Do You Have a Scuba Diving Certification?

Written by Recreation Magazine on June 21, 2017. Posted in Scuba diving lessons, Scuba diving lessons dc, Scuba training

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Initialisms and acronyms merited a post this week on the Merrian-Webster Twitter account. The inviting photo of a deep water SCUB diver was pictured staring into the camera, and the purpose of the post was to talk about the difference between words like SCUBA and FBI. The linked article goes on to explain the precise term that is used for abbreviations that actually serve as well know words. While no one would argue that FBI is a word, some people know that SCUBA actually stands for self contained underwater breathing apparatus. Know more for its word status, SCUBA is more correctly identified as an initialism, while FBI is a simple acronym.
Enough with the deep language talk, though. When the Summer Solstice arrives underwater diving fans are hardly thinking of linguistics. Instead, they are likely planning their next Cayman Islands diving trip, updating their scuba diving certification, and talking other friends and family members into getting their beginner scuba diving classes scheduled.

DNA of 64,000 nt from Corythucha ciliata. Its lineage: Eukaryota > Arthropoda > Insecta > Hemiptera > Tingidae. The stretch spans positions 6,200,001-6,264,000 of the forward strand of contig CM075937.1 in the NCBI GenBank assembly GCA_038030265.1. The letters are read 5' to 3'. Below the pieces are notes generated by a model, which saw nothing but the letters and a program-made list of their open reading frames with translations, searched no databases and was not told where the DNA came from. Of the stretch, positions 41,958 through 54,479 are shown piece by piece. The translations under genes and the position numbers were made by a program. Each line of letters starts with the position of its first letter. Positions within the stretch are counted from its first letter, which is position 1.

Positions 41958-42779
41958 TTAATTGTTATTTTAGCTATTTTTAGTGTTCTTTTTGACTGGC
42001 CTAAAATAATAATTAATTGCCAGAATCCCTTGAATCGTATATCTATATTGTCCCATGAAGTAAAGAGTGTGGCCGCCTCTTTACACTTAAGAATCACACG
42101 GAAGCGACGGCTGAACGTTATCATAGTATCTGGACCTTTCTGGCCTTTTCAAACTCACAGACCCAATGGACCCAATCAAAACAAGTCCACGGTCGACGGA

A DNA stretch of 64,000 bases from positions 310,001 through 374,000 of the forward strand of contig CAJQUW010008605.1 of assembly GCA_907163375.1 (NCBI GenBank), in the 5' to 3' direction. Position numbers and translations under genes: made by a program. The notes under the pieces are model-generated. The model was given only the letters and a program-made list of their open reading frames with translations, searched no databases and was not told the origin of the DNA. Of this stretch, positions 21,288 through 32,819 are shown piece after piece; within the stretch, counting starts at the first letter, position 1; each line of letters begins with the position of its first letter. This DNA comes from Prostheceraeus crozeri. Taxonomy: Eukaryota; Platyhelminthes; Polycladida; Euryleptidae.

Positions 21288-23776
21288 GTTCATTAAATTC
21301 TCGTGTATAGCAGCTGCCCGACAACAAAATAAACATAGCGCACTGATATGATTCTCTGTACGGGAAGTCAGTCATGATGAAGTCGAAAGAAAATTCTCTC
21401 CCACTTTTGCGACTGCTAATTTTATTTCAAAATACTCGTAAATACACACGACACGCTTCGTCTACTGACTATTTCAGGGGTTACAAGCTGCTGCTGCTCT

Summer Scuba Diving Trips Make for Great Family Vacations
The desire to deep into the waters of the world can be contagious. What may start as a simple single lesson at a local diving club can quickly turn into an obsession to get enough hours in to conquer the next diving adventure. Whether you are a first time diver or you are an experienced scuba diving fan, one of the draws of this sport is that there is always a new location to visit, a new friend or family member to introduce to the wonders of deep sea diving and the advantages provided by taking a scuba diving course.

  • In 1968, there were fewer than 12 thousand member certifications for the Professional Association of Diving Instructors; by the year 2008, that number had risen to 17.5 million members.
  • 500,000 people become certified SCUBA divers every year in the U.S.
  • Every year, millions of dives occur in the U.S. alone, with only 90 deaths reported a year worldwide.
  • 80% of all diving related problems involve the head and neck, and among recreational divers most of these are problems with the auditory system.
  • An estimated 6 million active scuba divers enjoy the sport worldwide as of 2013.
  • Increasing from 275,000 in 2011 to 567,000 in 2015, the number of young adults who participate in scuba diving has been on the rise.

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